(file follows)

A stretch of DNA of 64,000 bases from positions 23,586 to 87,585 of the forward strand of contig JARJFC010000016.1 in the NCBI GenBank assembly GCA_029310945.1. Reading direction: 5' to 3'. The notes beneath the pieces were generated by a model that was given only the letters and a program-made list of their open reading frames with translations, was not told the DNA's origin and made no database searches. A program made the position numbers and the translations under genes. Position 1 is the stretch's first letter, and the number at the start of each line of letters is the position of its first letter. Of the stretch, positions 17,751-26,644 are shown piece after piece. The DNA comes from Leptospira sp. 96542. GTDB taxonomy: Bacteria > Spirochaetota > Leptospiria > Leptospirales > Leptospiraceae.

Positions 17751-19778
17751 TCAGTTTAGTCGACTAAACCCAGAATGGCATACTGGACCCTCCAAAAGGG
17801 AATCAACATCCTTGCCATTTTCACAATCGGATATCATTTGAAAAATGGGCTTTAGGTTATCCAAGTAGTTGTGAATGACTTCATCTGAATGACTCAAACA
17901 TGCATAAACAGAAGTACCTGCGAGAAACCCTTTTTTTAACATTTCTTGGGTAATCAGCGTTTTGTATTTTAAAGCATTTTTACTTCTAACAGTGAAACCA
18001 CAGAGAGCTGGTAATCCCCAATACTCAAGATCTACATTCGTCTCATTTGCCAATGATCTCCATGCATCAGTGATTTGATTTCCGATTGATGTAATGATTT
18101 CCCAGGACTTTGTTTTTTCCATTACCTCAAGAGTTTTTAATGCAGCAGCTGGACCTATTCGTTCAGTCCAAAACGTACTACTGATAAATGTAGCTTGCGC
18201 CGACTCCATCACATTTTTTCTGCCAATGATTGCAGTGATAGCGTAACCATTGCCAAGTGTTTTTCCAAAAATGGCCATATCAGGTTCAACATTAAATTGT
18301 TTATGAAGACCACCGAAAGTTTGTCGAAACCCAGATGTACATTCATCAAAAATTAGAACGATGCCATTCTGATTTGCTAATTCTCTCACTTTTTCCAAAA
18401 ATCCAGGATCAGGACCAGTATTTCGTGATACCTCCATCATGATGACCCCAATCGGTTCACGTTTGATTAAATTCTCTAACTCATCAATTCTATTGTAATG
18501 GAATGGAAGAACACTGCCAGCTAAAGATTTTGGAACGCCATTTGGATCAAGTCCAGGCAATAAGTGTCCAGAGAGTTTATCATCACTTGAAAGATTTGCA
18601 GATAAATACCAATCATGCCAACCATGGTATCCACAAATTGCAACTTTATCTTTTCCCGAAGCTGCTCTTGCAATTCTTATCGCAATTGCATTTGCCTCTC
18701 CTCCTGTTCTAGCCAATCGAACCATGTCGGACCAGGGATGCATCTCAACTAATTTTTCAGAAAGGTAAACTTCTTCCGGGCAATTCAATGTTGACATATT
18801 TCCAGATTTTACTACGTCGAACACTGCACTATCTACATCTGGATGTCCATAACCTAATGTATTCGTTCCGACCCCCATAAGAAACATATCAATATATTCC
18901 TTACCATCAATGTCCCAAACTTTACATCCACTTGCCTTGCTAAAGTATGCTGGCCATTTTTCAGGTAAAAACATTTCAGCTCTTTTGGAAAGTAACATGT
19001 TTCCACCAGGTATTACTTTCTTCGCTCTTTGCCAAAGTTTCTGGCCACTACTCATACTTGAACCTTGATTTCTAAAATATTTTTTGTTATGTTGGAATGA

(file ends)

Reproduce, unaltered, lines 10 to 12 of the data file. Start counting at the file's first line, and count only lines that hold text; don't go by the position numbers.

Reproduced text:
18401 ATCCAGGATCAGGACCAGTATTTCGTGATACCTCCATCATGATGACCCCAATCGGTTCACGTTTGATTAAATTCTCTAACTCATCAATTCTATTGTAATG
18501 GAATGGAAGAACACTGCCAGCTAAAGATTTTGGAACGCCATTTGGATCAAGTCCAGGCAATAAGTGTCCAGAGAGTTTATCATCACTTGAAAGATTTGCA
18601 GATAAATACCAATCATGCCAACCATGGTATCCACAAATTGCAACTTTATCTTTTCCCGAAGCTGCTCTTGCAATTCTTATCGCAATTGCATTTGCCTCTC